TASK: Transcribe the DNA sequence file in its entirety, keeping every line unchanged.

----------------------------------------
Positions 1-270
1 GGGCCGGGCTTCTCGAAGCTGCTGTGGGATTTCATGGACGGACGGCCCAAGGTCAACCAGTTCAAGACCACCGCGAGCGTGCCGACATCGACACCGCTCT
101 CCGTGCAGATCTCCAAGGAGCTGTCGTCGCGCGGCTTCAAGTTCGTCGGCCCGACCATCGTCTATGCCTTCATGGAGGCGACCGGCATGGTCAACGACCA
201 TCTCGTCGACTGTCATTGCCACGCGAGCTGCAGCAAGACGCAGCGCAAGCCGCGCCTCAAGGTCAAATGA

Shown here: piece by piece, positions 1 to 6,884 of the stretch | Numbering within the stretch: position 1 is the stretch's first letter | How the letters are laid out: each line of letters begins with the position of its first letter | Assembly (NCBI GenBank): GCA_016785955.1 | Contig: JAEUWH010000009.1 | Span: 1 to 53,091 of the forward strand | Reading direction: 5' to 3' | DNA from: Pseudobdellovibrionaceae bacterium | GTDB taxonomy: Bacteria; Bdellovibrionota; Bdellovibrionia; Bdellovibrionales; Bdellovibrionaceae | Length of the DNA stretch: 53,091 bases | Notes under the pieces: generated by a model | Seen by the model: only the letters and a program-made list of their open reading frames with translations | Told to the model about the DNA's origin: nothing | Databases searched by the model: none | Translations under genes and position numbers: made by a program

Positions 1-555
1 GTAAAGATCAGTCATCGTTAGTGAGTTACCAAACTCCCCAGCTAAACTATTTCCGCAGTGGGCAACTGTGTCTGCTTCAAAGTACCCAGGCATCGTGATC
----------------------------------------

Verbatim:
Positions 1-270
1 GGGCCGGGCTTCTCGAAGCTGCTGTGGGATTTCATGGACGGACGGCCCAAGGTCAACCAGTTCAAGACCACCGCGAGCGTGCCGACATCGACACCGCTCT
101 CCGTGCAGATCTCCAAGGAGCTGTCGTCGCGCGGCTTCAAGTTCGTCGGCCCGACCATCGTCTATGCCTTCATGGAGGCGACCGGCATGGTCAACGACCA
201 TCTCGTCGACTGTCATTGCCACGCGAGCTGCAGCAAGACGCAGCGCAAGCCGCGCCTCAAGGTCAAATGA

Shown here: piece by piece, positions 1 to 6,884 of the stretch | Numbering within the stretch: position 1 is the stretch's first letter | How the letters are laid out: each line of letters begins with the position of its first letter | Assembly (NCBI GenBank): GCA_016785955.1 | Contig: JAEUWH010000009.1 | Span: 1 to 53,091 of the forward strand | Reading direction: 5' to 3' | DNA from: Pseudobdellovibrionaceae bacterium | GTDB taxonomy: Bacteria; Bdellovibrionota; Bdellovibrionia; Bdellovibrionales; Bdellovibrionaceae | Length of the DNA stretch: 53,091 bases | Notes under the pieces: generated by a model | Seen by the model: only the letters and a program-made list of their open reading frames with translations | Told to the model about the DNA's origin: nothing | Databases searched by the model: none | Translations under genes and position numbers: made by a program

Positions 1-555
1 GTAAAGATCAGTCATCGTTAGTGAGTTACCAAACTCCCCAGCTAAACTATTTCCGCAGTGGGCAACTGTGTCTGCTTCAAAGTACCCAGGCATCGTGATC